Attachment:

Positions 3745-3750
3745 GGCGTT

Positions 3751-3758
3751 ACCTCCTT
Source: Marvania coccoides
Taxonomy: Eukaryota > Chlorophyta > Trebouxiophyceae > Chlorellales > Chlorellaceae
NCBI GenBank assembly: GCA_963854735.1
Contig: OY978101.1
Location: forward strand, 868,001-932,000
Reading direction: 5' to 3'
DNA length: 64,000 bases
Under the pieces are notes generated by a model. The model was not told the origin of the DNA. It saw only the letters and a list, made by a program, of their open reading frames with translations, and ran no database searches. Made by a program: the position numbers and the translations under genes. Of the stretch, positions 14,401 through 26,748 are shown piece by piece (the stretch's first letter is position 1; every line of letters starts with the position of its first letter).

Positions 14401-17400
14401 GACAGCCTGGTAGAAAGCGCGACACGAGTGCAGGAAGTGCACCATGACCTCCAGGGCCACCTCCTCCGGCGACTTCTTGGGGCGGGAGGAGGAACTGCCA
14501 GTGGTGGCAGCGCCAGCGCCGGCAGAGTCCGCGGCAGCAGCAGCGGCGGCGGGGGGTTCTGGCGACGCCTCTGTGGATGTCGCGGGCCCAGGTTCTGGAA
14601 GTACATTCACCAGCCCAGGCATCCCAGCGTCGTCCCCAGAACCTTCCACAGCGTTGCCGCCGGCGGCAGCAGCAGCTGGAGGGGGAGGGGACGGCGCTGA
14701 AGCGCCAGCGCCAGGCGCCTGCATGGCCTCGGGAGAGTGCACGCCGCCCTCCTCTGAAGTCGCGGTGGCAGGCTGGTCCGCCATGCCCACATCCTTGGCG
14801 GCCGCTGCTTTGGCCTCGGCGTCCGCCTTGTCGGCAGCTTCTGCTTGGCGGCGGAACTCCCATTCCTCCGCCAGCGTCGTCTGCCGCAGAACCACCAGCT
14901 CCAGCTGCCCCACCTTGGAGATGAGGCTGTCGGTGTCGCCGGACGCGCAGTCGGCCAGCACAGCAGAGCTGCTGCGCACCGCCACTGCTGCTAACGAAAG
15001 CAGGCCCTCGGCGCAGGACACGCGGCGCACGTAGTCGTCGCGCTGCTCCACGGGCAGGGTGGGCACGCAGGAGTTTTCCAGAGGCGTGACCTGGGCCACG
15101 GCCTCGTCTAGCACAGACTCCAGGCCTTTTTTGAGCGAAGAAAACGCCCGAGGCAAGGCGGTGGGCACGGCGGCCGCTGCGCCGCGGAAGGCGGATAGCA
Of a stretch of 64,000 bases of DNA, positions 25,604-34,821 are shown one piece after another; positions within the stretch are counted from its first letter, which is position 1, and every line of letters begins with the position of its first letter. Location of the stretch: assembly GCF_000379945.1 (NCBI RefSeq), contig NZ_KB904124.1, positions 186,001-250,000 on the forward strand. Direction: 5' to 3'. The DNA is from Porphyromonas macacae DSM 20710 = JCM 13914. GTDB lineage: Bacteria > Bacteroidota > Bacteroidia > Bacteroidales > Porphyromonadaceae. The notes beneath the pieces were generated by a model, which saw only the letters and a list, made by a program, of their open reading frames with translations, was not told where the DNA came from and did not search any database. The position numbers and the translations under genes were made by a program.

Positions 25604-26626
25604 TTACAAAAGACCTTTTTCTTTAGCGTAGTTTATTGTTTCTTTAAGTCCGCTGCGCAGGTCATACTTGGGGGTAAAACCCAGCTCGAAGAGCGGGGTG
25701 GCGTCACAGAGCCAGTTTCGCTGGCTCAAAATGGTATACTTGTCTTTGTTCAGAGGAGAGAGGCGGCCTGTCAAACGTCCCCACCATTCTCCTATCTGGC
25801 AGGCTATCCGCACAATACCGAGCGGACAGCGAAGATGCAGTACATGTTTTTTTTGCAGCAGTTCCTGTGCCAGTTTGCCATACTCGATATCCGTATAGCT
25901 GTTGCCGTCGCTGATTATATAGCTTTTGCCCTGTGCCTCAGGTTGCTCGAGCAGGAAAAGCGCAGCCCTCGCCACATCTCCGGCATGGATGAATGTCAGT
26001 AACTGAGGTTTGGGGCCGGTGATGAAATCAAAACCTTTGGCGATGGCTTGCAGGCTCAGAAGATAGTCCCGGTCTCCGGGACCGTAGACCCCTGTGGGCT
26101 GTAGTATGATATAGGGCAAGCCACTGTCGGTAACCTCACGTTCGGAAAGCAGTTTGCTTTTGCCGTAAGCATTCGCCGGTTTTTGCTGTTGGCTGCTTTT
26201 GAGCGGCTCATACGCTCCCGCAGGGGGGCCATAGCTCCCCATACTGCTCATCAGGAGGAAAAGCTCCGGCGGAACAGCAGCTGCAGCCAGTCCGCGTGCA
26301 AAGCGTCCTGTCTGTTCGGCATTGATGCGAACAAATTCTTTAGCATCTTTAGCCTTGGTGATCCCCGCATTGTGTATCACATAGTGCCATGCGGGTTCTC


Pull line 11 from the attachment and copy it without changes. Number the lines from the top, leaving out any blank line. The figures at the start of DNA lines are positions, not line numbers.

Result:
DNA length: 64,000 bases